When couples are separated they have a few different legal routes open to them to formalise the breakdown.
- Enter a Deed of Separation which is a private legal contract between them
- Seek a Judicial Separation
- File for divorce.
Some people file for Judicial Separation because they did not meet the time requirement of living separate and apart for 2 out of the last 3 years to qualify for divorce. For other people, their religious or personal beliefs mean they don’t want the title of divorce but do want to split their assets and formalise their position in relation to their children.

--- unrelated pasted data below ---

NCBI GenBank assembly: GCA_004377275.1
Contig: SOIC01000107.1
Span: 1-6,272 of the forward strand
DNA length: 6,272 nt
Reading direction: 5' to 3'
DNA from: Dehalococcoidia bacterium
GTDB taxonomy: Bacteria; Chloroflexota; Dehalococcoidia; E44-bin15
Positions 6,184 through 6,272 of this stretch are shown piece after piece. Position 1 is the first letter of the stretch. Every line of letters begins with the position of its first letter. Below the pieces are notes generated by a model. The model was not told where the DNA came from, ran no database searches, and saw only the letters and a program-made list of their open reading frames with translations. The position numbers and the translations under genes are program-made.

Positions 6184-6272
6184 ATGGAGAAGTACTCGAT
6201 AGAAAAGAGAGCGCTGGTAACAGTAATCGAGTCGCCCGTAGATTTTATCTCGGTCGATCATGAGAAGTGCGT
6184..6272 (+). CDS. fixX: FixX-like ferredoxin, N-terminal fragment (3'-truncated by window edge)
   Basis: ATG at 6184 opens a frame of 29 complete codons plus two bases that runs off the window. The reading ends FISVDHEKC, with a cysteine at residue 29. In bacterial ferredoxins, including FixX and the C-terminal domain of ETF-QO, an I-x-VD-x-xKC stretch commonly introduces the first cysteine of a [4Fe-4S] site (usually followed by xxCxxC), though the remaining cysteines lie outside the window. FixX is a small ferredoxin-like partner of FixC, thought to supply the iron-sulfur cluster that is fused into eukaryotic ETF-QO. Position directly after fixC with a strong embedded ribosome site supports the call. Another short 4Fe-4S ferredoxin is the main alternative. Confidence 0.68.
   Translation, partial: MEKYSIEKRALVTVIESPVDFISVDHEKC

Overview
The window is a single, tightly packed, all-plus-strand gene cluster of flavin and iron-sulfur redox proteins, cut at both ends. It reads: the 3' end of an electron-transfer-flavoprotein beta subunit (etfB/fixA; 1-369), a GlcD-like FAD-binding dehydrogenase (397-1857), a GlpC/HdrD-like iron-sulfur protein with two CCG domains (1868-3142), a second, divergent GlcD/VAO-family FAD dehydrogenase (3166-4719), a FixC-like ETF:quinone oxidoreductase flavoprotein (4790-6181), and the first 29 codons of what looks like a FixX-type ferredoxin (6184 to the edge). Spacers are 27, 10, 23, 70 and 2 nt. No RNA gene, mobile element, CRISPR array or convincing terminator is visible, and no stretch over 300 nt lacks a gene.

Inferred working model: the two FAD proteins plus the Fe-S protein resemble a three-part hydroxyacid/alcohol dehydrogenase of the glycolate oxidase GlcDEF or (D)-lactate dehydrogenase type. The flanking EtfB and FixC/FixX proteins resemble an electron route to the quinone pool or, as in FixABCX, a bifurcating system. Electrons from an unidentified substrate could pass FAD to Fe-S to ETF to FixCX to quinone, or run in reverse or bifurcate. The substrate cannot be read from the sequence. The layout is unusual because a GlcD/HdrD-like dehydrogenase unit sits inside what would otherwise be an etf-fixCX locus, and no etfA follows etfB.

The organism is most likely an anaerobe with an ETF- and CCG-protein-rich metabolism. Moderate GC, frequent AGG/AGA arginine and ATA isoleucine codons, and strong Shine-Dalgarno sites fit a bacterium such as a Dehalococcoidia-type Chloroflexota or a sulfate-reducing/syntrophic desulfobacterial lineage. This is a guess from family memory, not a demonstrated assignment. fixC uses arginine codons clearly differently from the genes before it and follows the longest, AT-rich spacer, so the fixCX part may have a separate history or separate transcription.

A Judicial Separation follows the same legal process as that for divorce. One party files and serves a Family Law Civil Bill and if the parties cannot agree matters that other can file a Defence and Counterclaim.
In both a Judicial Separation and a divorce, the Court can make Orders on a wide range of things, including:
- Custody and Access,
- Property Orders relating to the family home or other property
- Pension adjustment orders
- Blocking each person’s rights to the others estate when they die.
The main difference is that under a Judicial Separation order, neither party is free to re-marry. Often that does not bother clients too much as they swear they’ll never marry again!